Cost of potholes revealed
Council bosses poured more than £1 million into fixing nearly 11,000 potholes in West Suffolk in the last two years, new figures have revealed.
Suffolk County Council spent £513,896 in 2014/15 up to March, to repair 4,814 potholes in St Edmundsbury and Forest Heath areas, and £529,424 to mend 5,925 in 2013/14.
The figures – released after a Freedom of Information (FOI) request – also show the scale of compensation paid to cover damage to vehicles caused by potholes in the last four years.
In 2014/15, compensation payouts cost the authority £28,249 after two large claims totalling £21,380 from 2008 and 2009, and several other older claims, were settled.
The council paid £588 in compensation in 2013/14, £2,131 in 2012/13 and £5,349 in 2011/12.
Even more potholes were repaired in West Suffolk than the number reported to the county council. An estimated 3,067 were reported in 2014/15 up to March, and 3,747 in 2013/14.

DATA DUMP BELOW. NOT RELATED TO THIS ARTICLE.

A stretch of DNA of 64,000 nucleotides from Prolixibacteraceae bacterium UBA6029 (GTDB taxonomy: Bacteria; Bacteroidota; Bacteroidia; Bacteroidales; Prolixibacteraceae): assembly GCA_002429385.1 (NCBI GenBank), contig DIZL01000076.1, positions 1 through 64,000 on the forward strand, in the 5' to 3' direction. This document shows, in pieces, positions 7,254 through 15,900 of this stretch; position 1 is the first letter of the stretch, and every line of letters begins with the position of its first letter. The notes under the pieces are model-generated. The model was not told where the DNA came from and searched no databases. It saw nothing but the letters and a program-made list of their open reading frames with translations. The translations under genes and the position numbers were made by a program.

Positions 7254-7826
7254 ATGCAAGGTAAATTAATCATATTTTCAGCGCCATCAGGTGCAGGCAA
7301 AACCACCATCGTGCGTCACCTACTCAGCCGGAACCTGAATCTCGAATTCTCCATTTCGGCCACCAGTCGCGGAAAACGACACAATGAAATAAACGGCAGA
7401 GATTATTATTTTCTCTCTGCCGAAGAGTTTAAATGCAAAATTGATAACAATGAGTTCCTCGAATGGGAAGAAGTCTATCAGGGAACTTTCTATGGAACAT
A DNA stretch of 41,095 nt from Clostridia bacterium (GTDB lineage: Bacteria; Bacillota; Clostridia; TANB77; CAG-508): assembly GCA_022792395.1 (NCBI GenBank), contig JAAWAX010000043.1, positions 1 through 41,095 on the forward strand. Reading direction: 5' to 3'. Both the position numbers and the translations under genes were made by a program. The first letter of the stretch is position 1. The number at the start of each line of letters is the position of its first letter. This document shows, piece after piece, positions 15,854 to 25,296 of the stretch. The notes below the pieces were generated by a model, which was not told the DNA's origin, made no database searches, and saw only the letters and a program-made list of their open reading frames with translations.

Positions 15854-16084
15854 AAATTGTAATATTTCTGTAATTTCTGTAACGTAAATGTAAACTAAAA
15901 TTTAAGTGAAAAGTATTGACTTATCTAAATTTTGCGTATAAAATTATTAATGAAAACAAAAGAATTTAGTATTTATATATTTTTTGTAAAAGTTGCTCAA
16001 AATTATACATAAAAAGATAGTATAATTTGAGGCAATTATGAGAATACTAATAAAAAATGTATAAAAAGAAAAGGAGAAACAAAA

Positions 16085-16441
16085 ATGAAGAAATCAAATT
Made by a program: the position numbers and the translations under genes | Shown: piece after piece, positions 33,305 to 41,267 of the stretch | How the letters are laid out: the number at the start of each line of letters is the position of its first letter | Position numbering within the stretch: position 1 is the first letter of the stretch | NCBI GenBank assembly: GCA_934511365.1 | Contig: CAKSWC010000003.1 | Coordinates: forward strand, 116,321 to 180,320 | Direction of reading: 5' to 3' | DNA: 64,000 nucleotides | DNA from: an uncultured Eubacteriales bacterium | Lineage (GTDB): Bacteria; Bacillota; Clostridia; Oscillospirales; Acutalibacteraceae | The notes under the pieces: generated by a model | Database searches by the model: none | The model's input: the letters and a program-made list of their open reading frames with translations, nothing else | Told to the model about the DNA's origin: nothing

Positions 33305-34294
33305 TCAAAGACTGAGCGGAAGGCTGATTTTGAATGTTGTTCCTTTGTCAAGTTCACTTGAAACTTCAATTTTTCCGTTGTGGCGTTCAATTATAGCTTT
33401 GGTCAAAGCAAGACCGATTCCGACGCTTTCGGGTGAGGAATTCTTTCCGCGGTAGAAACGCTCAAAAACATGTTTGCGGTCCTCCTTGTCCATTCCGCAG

Guy Smith, assistant area highways manager for the county council, said this was thanks to staff discovering potholes and road damage during routine inspections.
An A-class road such as the A143 between Bury and Haverhill would be inspected monthly, with smaller roads looked at every six months.
Mr Smith said he was not surprised at the number of potholes needing attention.
“West Suffolk is the whole of Forest Heath and St Edmundsbury, so that’s quite a large proportion of the county,” he said. “Those figures have been relatively running at a constant level in the last five or six years.”
He added that pothole repairs benefited from Government funding in 2014/15 including £2.9 million from the Severe Weather Fund, with the Western area receiving £550,000, and £2.2 million from the Pothole Challenge Fund, of which West Suffolk had £600,000.
Paul Watters, head of roads policy for the AA, noted the cost of fixing a pothole was £60 and that an Asphalt Industry Alliance survey found compensation claims had doubled nationally to £20.2 million.
He said: “All of that is counter-productive because the money could have been better spent fixing the roads. We’ve luckily had a reasonably good winter.
“We hope we’re coming out of it with less damage than last year – but potholes look like they’re here to stay for the foreseeable future.”